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Friday, August 20, 2010

Strong as a Willow

My youth disappeared
under spell and dominion,
too powerless, mute, and
too weak to protest

Maid, cook, whore, child
Necessary, I believed, so
I disappeared into their idea
of what I should be

I read their desires as directions
like their force, somehow
My illusion had to be protected
with all my energy and faith

I trusted I would be safe
I told myself it was love
and that it was worth it
I was wrong, I was as good as dead

I was incapable of love
to any degree
There was no emotion
Just a numb, frozen heart

I found memories of a little princess
whose father took his piece
then a procession of narcissists
who either betrayed or enslaved

Yet even a slave is rewarded
Angels arrive, teachers, books
that open my world of silence
and give me my voice

There is no worthless left
just a force and direction
There are beliefs that allow no weakness
and no men left to dominate desire

Now, as I choose,
I am safe within my own walls,
alive in my body, strong as a willow,
as wild, as free.
© 2010 Trace A. DeMeyer

Friday, August 13, 2010

Adopt a village

I am a Laura Jean Thrall-Bland and I am Trace DeMeyer. Split feather – two names – two identities. Confusing, right?
Are any adoptees reading this? How about foster children? How about adoptive parents? Now what I can’t ask is – have any of you given a baby up for adoption? Why can’t I ask? Because there is a shame associated with this for many mothers and there is a stigma attached.
Thank God, little by little this stigma is changing, and views about adoptees who search for their relatives and open their adoptions is changing. Natural moms who want to find their lost child is changing.
What I learned about adoption and statistics in the past several years changed me.
What I discovered in reunion was not as pleasant as I wished, yet an increased awareness helped me write the book, heal my wounds, and transform fear into love.
The more I learned the better I healed.
As for the children who need families, please do not be afraid to become foster parents and legal guardians. Do not rob a child of their identity. Go to Social Services. I think rich celebrities need to adopt a village, not an individual child. If Madonna can afford it, she should sponsor an entire village in Africa and pay for their food and education, so she can end the cycle of poverty.
We can’t fix adoption until we fix poverty, and we know that won’t be easy. Like Gandhi said, poverty is the worse form of violence. Poor families, Indian people on reservations with stifling poverty, their children, and future generations, are my greatest concern right now.
I promise you, once you read my memoir, you’ll never look at adoption in the same way again.

Monday, August 2, 2010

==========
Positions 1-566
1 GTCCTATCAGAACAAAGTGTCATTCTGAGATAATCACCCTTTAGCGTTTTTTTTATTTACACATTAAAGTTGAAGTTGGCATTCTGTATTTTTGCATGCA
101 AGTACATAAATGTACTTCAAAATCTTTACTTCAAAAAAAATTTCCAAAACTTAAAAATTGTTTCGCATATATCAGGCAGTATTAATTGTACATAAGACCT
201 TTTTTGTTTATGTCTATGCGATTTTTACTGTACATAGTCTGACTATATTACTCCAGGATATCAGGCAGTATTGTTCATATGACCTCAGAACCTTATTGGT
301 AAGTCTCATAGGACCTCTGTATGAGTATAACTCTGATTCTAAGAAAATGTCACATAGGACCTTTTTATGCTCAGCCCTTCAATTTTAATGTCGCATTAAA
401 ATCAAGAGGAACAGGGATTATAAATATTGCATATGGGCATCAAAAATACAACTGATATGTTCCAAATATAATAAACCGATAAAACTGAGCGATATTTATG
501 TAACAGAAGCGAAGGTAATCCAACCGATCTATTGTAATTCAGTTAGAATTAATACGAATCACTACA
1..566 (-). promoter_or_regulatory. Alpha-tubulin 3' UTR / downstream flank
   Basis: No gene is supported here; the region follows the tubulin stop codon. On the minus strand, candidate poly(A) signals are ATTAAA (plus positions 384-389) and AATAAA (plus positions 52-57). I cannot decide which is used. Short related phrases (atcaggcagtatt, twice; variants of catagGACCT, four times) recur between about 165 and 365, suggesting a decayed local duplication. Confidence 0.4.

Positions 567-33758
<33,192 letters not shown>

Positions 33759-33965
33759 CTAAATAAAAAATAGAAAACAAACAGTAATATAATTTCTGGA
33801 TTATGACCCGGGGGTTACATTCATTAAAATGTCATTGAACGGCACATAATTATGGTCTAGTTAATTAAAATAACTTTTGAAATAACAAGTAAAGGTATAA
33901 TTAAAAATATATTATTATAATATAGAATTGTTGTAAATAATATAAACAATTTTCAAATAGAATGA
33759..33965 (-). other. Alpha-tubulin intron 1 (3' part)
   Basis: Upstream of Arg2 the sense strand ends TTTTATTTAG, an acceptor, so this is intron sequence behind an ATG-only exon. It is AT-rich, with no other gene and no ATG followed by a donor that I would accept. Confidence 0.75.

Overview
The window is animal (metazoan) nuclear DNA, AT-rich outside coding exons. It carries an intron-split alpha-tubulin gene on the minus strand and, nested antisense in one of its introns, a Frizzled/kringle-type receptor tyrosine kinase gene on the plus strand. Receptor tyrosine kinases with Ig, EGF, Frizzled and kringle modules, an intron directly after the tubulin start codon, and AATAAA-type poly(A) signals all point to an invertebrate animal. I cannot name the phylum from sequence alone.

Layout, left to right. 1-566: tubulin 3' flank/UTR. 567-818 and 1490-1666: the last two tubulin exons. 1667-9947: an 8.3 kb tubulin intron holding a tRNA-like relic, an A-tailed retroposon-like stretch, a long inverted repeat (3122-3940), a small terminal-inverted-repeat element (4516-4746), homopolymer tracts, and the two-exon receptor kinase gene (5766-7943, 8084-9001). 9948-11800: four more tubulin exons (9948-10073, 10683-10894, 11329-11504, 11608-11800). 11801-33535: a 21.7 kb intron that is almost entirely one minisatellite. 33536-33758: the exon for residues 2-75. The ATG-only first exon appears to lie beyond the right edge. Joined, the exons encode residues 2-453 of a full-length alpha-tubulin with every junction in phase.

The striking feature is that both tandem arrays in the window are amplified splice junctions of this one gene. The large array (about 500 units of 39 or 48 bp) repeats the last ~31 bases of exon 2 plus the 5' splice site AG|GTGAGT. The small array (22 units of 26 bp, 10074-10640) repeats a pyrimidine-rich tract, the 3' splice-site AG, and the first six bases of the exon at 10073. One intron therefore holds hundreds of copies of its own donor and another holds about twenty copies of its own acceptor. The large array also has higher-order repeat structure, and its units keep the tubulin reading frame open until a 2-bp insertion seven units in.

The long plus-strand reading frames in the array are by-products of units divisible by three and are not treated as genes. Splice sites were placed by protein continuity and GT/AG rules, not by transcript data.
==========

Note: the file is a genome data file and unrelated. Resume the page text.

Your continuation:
The takeaway: Adoptees fight for birth certificates



Every. Day.

Every. Day.
adoptees take back adoption narrative and reject propaganda

To Veronica Brown

Veronica, we adult adoptees are thinking of you today and every day. We will be here when you need us. Your journey in the adopted life has begun, nothing can revoke that now, the damage cannot be undone. Be courageous, you have what no adoptee before you has had; a strong group of adult adoptees who know your story, who are behind you and will always be so.

Three Years already

Join!

National Indigenous Survivors of Child Welfare Network (NISCWN)

Membership Application Form

The Network is open to all Indigenous and Foster Care Survivors any time.

The procedure is simple: Just fill out the form HERE.

Source Link: NICWSN Membership

Customer Review

Thought-provoking and moving 11 October 2012
Two Worlds - Lost children of the Indian Adoption Projects

If you thought that ethnic cleansing was something for the history books, think again. This work tells the stories of Native American Indian adoptees "The Lost Birds" who continue to suffer the effects of successive US and Canadian government policies on adoption; policies that were in force as recently as the 1970's. Many of the contributors still bear the scars of their separation from their ancestral roots. What becomes apparent to the reader is the reality of a racial memory that lives in the DNA of adoptees and calls to them from the past.
The editors have let the contributors tell their own stories of their childhood and search for their blood relatives, allowing the reader to gain a true impression of their personalities. What becomes apparent is that nothing is straightforward; re-assimilation brings its own cultural and emotional problems. Not all of the stories are harrowing or sad; there are a number of heart-warming successes, and not all placements amongst white families had negative consequences. But with whom should the ultimate decision of adoption reside? Government authorities or the Indian people themselves? Read Two Worlds and decide for yourself.

Read this SERIES

Read this SERIES
click image

ADOPTION TRUTH

As the single largest unregulated industry in the United States, adoption is viewed as a benevolent action that results in the formation of “forever families.”
The truth is that it is a very lucrative business with a known sales pitch. With profits last estimated at over $1.44 billion dollars a year, mothers who consider adoption for their babies need to be very aware that all of this promotion clouds the facts and only though independent research can they get an accurate account of what life might be like for both them and their child after signing the adoption paperwork.

Our Fault? (no)

Leland at Goldwater Protest

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